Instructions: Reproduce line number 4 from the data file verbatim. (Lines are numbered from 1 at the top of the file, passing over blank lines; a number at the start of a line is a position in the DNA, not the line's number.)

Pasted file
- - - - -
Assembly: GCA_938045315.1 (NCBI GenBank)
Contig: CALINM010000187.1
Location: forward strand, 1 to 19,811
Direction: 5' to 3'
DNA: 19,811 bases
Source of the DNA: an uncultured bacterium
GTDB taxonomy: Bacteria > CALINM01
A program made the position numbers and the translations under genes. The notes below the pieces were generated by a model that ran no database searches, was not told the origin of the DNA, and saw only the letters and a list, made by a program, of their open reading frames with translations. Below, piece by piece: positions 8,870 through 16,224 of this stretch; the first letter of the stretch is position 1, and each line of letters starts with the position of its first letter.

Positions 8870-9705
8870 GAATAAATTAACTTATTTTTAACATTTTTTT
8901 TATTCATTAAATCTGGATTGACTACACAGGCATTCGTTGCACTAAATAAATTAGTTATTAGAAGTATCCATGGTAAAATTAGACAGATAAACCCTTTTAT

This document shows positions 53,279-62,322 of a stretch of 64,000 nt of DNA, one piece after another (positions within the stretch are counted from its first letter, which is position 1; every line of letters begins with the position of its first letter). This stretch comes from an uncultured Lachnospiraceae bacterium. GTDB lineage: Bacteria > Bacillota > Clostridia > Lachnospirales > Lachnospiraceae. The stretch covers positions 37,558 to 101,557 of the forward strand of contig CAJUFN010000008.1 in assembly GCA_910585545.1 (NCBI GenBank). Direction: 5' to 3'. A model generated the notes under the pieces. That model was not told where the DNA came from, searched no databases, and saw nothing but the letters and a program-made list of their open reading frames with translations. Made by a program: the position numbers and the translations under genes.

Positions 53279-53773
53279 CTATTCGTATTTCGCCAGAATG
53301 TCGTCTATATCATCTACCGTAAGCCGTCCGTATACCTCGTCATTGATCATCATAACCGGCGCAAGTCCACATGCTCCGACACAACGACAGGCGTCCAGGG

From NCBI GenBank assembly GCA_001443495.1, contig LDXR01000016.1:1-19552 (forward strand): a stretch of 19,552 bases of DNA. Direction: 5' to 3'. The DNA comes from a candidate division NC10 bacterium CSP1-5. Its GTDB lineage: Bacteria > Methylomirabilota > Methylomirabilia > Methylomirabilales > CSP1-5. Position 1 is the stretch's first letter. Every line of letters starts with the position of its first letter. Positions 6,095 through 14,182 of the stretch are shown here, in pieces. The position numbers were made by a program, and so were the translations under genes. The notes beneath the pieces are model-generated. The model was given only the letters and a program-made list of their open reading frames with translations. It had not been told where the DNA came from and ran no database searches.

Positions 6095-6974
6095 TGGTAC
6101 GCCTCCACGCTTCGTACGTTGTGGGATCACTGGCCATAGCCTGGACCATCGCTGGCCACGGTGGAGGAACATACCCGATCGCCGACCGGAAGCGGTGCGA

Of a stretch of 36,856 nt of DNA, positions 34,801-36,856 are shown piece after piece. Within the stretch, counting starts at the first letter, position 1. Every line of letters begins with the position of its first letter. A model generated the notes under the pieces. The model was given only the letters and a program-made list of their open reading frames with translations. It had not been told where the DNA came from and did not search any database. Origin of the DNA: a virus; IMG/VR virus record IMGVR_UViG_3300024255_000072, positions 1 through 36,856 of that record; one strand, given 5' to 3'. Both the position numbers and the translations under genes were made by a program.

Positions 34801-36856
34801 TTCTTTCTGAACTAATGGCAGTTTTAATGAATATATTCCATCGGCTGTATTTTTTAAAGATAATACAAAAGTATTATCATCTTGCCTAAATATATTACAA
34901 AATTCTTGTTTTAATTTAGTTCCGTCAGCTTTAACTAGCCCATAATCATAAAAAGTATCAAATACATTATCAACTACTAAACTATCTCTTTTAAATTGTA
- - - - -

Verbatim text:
Direction: 5' to 3'